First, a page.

It is natural to want to find the optimal scale and sample size choice, but the answer does not require another thorough study, but rather simply on the caution of keeping the area size small enough to avoid potential hidden bias. While Figure 7 may shows that the 80-km scale (green diamonds) generates the best statistics, the overall finding including that of the unconstrained cases in Figure 6 also suggests the presence of some underlying bias over larger area. For the 1-km regime, the 50-km scale is an acceptable balance between having an area small enough to minimize the large area bias and one large enough for good, but not necessarily the best, statistics. The result also shows that sample size range of 400 to 600 to be reasonable.
The distributions of qualified pixel-based ratios per each SNO event are examined for the three different sample size conditions. Figure 8 shows the three distributions of the 29 May 2016 event at the 70-km scale to be normal-like, indicating that the samples as a set are well behaved in each case. The key point is that the 500-sample case has the tightest distribution, followed by the 1000-sample case and finally the unconstrained case. This is consistent with the result of Figure 6 showing 500-sample cases having lower error bars. Other scales are checked to have the same behavior. The broadening of the distribution from the 500-sample to the unconstrained case is the most direct demonstration of the lack of an underlying stable distribution, showing that the sampling in intercomparison involves physical data of different variability. By including more samples in the homogeneity-ranked scheme into the distribution, the result increasingly contains worse statistics to broaden the distribution.
It is worthy to clarify that the impact of homogeneity on error bar is neither direct nor absolute. Homogeneity as applied in this study has been shown to be a beneficial metric to help stabilize statistics, but pursuing into greater details is not necessary at the 1% precision level. It has been examined that slight variation at ~4.5% leads only to the slightest difference in a few SNO events. The sample size limitation and the selection procedure as described thus far are the main factors impacting the error bar result.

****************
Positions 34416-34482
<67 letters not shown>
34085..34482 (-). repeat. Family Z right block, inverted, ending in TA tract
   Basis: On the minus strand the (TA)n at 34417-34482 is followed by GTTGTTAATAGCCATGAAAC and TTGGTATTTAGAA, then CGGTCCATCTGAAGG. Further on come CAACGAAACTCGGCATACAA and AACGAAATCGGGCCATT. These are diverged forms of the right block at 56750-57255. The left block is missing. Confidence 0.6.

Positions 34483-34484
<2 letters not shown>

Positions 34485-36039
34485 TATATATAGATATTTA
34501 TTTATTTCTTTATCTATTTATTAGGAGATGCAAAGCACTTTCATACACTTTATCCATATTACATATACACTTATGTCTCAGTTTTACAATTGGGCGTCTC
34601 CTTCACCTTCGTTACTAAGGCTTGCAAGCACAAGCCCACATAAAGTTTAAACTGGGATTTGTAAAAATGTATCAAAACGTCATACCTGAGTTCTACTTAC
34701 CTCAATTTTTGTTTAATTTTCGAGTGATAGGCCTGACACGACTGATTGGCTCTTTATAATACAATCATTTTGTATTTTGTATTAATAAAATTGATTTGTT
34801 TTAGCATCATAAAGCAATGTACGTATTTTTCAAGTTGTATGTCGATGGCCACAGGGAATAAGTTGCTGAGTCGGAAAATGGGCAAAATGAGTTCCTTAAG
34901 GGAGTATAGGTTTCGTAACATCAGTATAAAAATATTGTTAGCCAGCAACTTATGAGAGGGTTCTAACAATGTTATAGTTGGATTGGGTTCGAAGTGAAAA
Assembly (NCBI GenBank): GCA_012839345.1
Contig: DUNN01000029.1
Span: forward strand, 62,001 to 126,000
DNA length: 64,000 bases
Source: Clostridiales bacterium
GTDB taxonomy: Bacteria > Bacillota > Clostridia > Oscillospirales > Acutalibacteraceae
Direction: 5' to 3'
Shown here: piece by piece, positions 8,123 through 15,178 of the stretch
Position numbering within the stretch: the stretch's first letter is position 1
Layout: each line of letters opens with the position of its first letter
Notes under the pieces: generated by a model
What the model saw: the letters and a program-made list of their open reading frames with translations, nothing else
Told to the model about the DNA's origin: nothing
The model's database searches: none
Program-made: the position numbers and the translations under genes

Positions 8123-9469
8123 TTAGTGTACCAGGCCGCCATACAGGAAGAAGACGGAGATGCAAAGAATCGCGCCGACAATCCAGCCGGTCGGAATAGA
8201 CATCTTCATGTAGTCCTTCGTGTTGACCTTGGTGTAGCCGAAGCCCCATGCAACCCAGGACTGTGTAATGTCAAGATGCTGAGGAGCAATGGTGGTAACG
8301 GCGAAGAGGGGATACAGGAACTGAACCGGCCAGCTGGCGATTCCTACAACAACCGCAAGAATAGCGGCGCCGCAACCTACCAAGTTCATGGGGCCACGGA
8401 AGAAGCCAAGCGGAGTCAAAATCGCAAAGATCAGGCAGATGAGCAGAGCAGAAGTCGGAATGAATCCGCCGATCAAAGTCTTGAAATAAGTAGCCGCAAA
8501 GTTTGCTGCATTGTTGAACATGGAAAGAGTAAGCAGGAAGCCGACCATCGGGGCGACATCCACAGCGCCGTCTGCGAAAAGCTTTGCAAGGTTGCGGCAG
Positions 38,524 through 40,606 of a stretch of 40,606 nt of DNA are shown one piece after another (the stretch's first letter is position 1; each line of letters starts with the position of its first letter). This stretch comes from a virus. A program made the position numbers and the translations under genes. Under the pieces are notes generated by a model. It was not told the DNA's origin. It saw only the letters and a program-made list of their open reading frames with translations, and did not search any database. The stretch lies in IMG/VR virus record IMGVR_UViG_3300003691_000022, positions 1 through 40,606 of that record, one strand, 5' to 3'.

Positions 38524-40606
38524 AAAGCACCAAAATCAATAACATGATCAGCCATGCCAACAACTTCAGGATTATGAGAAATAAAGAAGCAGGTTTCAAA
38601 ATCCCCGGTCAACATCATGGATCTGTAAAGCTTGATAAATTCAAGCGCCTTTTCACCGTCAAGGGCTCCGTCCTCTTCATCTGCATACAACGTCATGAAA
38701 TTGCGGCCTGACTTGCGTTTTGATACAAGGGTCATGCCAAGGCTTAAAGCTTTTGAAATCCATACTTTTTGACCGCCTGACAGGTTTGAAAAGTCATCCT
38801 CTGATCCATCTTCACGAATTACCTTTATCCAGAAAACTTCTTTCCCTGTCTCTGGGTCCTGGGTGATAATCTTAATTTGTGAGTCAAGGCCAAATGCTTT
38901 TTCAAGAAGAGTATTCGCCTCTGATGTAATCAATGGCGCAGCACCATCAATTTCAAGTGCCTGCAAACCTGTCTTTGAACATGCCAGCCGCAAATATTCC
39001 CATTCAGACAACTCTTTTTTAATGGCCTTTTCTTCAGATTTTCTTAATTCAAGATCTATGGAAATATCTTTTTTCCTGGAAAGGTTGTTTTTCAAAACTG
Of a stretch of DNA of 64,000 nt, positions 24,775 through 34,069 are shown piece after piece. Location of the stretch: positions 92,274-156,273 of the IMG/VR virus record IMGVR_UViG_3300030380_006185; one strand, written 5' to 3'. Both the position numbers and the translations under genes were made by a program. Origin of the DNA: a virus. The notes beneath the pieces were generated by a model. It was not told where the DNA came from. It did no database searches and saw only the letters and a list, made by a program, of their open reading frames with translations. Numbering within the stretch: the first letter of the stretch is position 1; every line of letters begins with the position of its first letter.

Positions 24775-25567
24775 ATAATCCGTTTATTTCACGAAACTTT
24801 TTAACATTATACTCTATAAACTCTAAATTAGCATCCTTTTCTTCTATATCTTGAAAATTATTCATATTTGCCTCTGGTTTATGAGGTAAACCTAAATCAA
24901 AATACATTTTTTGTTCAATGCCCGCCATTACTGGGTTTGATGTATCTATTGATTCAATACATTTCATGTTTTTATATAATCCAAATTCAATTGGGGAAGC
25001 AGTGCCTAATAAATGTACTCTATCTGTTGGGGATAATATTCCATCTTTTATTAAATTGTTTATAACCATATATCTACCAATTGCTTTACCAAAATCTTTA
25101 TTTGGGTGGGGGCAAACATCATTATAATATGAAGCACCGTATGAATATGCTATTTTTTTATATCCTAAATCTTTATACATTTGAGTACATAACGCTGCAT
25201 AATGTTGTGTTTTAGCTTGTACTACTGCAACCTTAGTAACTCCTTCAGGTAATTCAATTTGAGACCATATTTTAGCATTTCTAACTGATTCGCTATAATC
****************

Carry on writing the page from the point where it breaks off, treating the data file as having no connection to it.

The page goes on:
3.5. Application and Result

The long-term stability of the Aqua MODIS B5 and SNPP VIIRS M8 time series makes it an ideal case to illustrate the impact of various selection criteria. Figure 9 shows the three cases of 36-km with 1000 samples (red crosses), 36-km with 500 samples (green diamonds), and 50-km with 500 samples (blue squares). The solid line is the series mean set at 0.988 and the two dash lines mark the 2% boundaries above and below the mean. A precision threshold of 3% is applied to all three time series. The mean and the precision results are computed using the best 100 events in each time series for consistent comparison purpose.
It is seen that lowering constraint size has impact. Lowering the sample size constraint from 1000 (red crosses) to 500 (green diamonds) increases successful comparison outcomes from 101 to 162 and tightens the 100-event error bar average from 1.214% to 0.622%. The 50-km, 500-sample (blue squares) time series, contrasting against the 36-km, 500-sample case, increases the number of successful SNO events to 195 and tightens the error bar to 0.424%.